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posted in: Safety

Defensive Driving

Whether it’s anticipating dangerous situations or constant preparedness, defensive driving is the best way to ensure your safety and the safety of your passengers.

Tire Blowouts

Today, tires are so reliable that "blowouts" are uncommon. It’s that lack of frequency that makes them more surprising and has the potential to be more dangerous.

Ensure your safety and the safety of motorists near you:

  • Don't hit the brakes if the car starts to swerve.
  • Ease your foot off the accelerator and tighten your grasp on the steering wheel to keep the car traveling straight.
  • Turn in the direction you want the car to go if the vehicle skids.
  • Signal, brake and steer onto the shoulder of the road, once the car is under control.
  • Drive the car onto a flat level surface to change the tire.

Help prevent blowouts:

  • Inspect your tires on a regular basis.
  • Check for proper tire inflation. Most blowouts are caused by under inflated tires that become overheated and explode.
  • Measure your tire pressure at least once a month, especially during cold weather. For every 10 degrees that the temperature drops, your tires lose about two pounds of air pressure.
  • Rotate your tires as prescribed by the owner's manual and keep your wheels properly aligned.

Seat Belts/Safety Belts

More than 50 million adult Americans are buckling up, according to the National Safety Council. Are you one of the 168 million who don’t?

The National Highway and Traffic Safety Association says that if you wear a seat belt every time you get into a vehicle, you’re more likely to:

  • Get where you’re going on time. In other words, you won’t be stopped for breaking the law. Many states have incorporated "Click It or Ticket," which is increasing seat belt usage.
  • Hold on to your hard-earned cash. Seat belt tickets are not cheap.
  • Prevent injuries and possibly death. If you’re not buckled up, you could be thrown through a window, sent skidding along the pavement or be crushed under a vehicle in a crash.
  • Live. Did you know someone is killed in a crash every 13 minutes? Seat belts save more than 11,000 lives each year.
  • Lead by example.
  • Make sure your kids buckle up.
  • If you have other passengers in your car, ask that they buckle up.


Airbags act as an energy-absorbing buffer between a driver or passenger and the interior of your vehicle. If your vehicle has airbags, you have extra protection beyond just using your seat belt.

Airbags will be more effective if:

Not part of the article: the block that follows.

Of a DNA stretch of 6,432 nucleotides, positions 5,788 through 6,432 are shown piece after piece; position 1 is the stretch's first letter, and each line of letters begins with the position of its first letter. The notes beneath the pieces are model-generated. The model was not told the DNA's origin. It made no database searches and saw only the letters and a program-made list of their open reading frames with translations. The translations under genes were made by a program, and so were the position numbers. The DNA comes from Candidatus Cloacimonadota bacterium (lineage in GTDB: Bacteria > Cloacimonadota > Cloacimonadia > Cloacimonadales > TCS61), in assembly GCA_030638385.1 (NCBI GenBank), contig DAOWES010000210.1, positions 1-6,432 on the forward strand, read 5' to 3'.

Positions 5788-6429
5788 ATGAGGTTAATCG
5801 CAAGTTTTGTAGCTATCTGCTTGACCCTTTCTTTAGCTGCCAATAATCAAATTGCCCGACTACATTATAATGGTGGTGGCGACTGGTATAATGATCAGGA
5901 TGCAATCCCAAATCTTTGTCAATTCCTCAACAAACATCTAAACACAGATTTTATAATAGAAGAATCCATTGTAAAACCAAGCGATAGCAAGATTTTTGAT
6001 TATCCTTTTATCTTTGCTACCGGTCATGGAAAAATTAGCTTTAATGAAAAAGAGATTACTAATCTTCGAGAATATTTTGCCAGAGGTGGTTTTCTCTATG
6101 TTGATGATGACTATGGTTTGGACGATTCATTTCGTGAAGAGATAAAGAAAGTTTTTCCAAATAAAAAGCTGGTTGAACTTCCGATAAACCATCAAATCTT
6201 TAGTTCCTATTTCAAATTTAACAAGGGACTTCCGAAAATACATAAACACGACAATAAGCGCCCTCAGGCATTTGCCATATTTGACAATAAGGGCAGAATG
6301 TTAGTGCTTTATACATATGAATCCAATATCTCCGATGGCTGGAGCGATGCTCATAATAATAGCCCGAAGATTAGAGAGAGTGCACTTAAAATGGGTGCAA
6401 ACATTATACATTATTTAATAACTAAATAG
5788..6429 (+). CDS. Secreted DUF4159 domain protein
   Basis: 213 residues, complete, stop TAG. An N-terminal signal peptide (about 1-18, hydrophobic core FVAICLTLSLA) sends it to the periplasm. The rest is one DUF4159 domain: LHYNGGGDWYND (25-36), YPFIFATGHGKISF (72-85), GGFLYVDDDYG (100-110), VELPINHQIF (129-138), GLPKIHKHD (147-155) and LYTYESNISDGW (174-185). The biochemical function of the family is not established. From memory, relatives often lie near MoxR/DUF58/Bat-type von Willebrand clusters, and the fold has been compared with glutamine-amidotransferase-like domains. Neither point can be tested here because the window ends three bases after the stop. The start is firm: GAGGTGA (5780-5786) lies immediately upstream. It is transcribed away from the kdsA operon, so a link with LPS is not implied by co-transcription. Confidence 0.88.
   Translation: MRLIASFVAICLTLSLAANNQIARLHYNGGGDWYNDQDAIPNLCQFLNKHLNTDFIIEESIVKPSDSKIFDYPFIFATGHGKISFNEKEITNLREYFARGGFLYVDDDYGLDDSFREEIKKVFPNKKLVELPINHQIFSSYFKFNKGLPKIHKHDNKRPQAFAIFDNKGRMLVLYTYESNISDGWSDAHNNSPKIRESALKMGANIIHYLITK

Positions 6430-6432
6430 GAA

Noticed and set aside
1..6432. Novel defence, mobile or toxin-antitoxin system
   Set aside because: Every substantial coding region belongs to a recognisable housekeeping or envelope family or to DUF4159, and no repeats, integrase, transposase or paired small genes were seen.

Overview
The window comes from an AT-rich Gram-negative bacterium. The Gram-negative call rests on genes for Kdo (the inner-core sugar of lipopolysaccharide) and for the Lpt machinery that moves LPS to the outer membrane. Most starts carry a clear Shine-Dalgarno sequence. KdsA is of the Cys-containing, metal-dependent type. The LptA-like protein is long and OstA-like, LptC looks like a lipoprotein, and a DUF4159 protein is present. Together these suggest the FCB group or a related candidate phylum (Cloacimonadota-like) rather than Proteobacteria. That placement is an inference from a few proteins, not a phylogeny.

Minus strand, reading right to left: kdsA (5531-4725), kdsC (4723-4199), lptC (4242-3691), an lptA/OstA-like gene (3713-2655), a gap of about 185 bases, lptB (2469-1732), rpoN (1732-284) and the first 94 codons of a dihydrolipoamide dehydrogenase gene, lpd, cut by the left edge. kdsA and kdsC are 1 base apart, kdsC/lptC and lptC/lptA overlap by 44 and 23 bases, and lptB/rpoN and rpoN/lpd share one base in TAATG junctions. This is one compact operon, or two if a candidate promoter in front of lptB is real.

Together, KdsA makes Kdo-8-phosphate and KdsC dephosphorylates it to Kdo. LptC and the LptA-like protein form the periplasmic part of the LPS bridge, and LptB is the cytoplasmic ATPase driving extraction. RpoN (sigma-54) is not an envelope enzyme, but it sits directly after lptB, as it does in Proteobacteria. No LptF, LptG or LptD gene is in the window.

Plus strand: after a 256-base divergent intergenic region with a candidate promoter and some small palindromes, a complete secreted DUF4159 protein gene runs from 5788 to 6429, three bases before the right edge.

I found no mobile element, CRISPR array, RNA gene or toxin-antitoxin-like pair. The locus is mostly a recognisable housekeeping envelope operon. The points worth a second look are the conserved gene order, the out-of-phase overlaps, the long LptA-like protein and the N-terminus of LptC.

• Used with a seat belt. Alone, airbags are not effective at reducing deaths.
  • You’re seated at least 10 inches away from where it will be activated.
  • Children under 12 are correctly buckled up in the back seat.

Avoid Driving Distractions

Many of us are guilty of doing other things while driving such as searching for CDs, fussing with our kids, or talking on cell phones. The following table lists common driving distractions and what to do to prevent the distraction.

Using a cell phone
  • Let calls go to voicemail
  • Pull over to a safe area to dial numbers, talk, and send text messages
  • Ask passengers to make or answer calls
Shaving or putting on makeup
  • Allow more time at home
  • Wait until you get to your destination
Searching for items
  • Pull over to a safe area before searching
  • Ask a passenger to search for loose items
Eating, drinking, or smoking
  • Allow more time at a restaurant or stop and park
Programming your navigation system
  • Plan your route before driving
  • Ask a passenger to enter the information
  • Pull over to a safe area to program your GPS

Be Proactive

Being involved in an accident, or any emergency, is scary. It’s not the time to be searching for the right people to contact. Store useful numbers in your phones now, so you have them in an emergency.

"ICE" ICE stands for "in case of emergency." Save the number of your emergency contact (parent, spouse, friend) here. Emergency personnel know to look for this in case you are unable to respond.
Home This is for your home number, in case you lose your phone. Someone can call this number to let you know he/she has found your phone. It is also good to have it listed as an alternate number if there is no answer at the ICE number.
Police With this number stored in your phone, you can quickly report when you, or someone you see, needs help.
Insurance Company
In case you are in an accident or need roadside assistance through your insurance company, you will have the number handy. Auto claims can be reported to COUNTRY Financial by calling 1-866-COUNTRY (1-866-268-6879).
Your Auto Club If you have an auto club membership, store their 800 number. It will come in handy if you have a flat tire or lock your keys in the car.
State Highway Patrol If you or someone needs help on the highway, you will easily be able to call the state highway patrol.

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